I have also developed a novel detector for neutrino and neutron detection. These activities lead to the creation of the SoLid experiment, which searches for sterile neutrinos at the research reactor BR2 in Mol, Belgium.

Committees

I was serving on the STFC Science Board that provides advice to STFC Council and the executive on all aspects of STFC's science and technology programme.

I was on the Executive Committee of the MINOS and NOvA Experiments and was the chair of the institutional board and a member of the Executive Committee of the LAGUNA-LBNO design study. I am now the chair of DUNE's Institute board.

I am a member of the LHCC advising the CERN management on the LHC experiments concentrating on CMS and the WLCG. I also serve on the HyperK PAC advicing the University of Tokio and KEK in Japan on the progress of the HyperK Experiment.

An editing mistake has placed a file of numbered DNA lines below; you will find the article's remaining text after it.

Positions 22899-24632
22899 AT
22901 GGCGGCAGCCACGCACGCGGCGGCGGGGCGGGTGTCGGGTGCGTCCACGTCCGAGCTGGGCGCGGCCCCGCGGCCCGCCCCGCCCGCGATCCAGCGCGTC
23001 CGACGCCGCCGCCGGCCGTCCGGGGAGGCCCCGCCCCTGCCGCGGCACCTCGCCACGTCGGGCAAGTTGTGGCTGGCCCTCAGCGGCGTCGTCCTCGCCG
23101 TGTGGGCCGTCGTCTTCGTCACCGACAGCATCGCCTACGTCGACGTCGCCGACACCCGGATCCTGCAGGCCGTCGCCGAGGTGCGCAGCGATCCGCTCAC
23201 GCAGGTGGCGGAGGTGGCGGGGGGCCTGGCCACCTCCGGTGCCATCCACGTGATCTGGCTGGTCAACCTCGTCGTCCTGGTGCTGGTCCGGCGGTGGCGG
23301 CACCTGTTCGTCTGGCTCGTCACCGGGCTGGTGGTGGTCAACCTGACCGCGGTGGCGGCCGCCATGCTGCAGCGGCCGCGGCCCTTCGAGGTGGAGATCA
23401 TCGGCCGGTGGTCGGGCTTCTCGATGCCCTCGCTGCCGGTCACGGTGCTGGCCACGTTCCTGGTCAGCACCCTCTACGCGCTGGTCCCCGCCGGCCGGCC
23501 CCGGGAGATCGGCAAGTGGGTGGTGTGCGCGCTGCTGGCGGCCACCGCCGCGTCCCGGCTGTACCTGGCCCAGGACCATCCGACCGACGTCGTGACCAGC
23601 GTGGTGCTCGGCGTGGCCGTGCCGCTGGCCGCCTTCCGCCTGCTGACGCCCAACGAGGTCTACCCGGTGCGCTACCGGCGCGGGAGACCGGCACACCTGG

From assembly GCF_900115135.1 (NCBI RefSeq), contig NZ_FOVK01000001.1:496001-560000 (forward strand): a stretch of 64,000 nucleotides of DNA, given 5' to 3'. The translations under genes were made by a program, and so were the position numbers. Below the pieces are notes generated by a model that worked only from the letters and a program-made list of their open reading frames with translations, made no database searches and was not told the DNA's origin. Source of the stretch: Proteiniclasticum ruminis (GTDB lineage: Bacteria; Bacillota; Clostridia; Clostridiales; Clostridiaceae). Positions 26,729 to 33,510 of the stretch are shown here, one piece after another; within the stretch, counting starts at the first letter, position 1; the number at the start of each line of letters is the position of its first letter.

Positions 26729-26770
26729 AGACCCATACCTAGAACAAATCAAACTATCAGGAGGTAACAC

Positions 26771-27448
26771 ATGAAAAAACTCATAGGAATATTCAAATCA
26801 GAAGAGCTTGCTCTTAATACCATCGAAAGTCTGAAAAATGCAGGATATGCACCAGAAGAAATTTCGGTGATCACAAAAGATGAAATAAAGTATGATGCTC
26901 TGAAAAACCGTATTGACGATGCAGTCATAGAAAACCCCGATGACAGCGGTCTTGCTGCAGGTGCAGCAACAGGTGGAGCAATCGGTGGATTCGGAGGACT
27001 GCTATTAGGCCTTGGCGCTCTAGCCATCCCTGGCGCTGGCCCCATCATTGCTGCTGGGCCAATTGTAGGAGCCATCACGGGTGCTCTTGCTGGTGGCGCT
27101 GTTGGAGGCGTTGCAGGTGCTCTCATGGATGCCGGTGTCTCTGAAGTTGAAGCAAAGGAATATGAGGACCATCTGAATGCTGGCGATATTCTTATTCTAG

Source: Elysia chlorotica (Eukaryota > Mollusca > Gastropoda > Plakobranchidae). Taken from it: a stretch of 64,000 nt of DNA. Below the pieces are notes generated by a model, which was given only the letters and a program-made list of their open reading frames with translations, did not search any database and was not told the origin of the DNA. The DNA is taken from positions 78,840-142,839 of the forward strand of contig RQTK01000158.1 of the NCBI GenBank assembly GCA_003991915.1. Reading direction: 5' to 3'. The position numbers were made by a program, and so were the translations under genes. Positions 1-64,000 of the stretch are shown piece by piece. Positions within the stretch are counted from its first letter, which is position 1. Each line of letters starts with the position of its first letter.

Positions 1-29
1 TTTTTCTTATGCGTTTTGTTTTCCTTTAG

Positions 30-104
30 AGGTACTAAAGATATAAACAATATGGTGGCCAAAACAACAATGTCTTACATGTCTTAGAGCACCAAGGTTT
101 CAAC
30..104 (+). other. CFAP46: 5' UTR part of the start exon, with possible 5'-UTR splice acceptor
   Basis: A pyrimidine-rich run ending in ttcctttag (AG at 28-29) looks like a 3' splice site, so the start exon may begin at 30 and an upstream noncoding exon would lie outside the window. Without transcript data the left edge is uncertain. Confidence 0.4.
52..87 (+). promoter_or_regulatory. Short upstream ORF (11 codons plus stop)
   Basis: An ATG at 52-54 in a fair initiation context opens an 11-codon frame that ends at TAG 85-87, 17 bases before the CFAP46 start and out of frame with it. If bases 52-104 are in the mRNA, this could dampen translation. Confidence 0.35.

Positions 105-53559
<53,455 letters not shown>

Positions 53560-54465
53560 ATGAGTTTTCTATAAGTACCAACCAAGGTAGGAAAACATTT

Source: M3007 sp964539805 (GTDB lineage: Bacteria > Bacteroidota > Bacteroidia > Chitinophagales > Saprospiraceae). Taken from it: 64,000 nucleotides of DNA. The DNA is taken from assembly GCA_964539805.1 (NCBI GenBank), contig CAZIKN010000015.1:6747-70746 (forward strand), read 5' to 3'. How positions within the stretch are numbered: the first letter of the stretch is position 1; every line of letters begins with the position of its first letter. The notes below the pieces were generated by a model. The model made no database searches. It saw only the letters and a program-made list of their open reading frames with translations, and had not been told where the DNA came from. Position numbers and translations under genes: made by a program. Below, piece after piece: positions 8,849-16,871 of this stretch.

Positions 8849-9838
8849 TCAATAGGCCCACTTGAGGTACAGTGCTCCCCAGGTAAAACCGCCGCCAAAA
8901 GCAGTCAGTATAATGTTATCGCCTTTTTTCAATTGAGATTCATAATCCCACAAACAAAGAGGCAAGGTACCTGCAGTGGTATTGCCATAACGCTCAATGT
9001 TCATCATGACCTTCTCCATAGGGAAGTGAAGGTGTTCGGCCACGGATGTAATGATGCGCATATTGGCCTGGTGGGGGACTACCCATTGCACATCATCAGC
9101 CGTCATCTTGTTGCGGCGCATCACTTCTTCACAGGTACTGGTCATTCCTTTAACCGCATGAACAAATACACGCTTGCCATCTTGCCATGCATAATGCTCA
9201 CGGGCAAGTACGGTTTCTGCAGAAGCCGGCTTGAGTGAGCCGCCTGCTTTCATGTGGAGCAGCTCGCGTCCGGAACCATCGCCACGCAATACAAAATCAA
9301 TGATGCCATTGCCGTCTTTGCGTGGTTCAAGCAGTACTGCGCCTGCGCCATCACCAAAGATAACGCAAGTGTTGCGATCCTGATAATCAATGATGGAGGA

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IceCube researchers trace the origin of a neutrino from the depths of the cosmos

Elementary particles originate from three billion light-years distant galaxy / black hole as particle accelerator

original press release

Multimessenger astrophysics has been crowned with success: a research team has for the first time located a cosmic source of high-energy neutrinos. The trigger for the search was a single high-energy neutrino, which had been detected on 22 September 2017 in the ice of Antarctica by the neutrino telescope IceCube. Earth and space telescopes subsequently determined the origin of this elementary particle. It lies in a galaxy three billion light-years distant in the constellation Orion, in which a gigantic black hole naturally accelerates particles. Scientists from 16 astronomical observatories participated in the campaign worldwide. Among the researchers are also Prof. Dr. Sebastian Böser and Prof. Dr. Lutz Köpke from the Institute of Physics of Johannes Gutenberg University Mainz (JGU), which belongs since 1999 to the IceCube consortium. The results of this joint search were recently published in the journal Science.
(Image Martin Wolf, IceCube/NSF, 2017)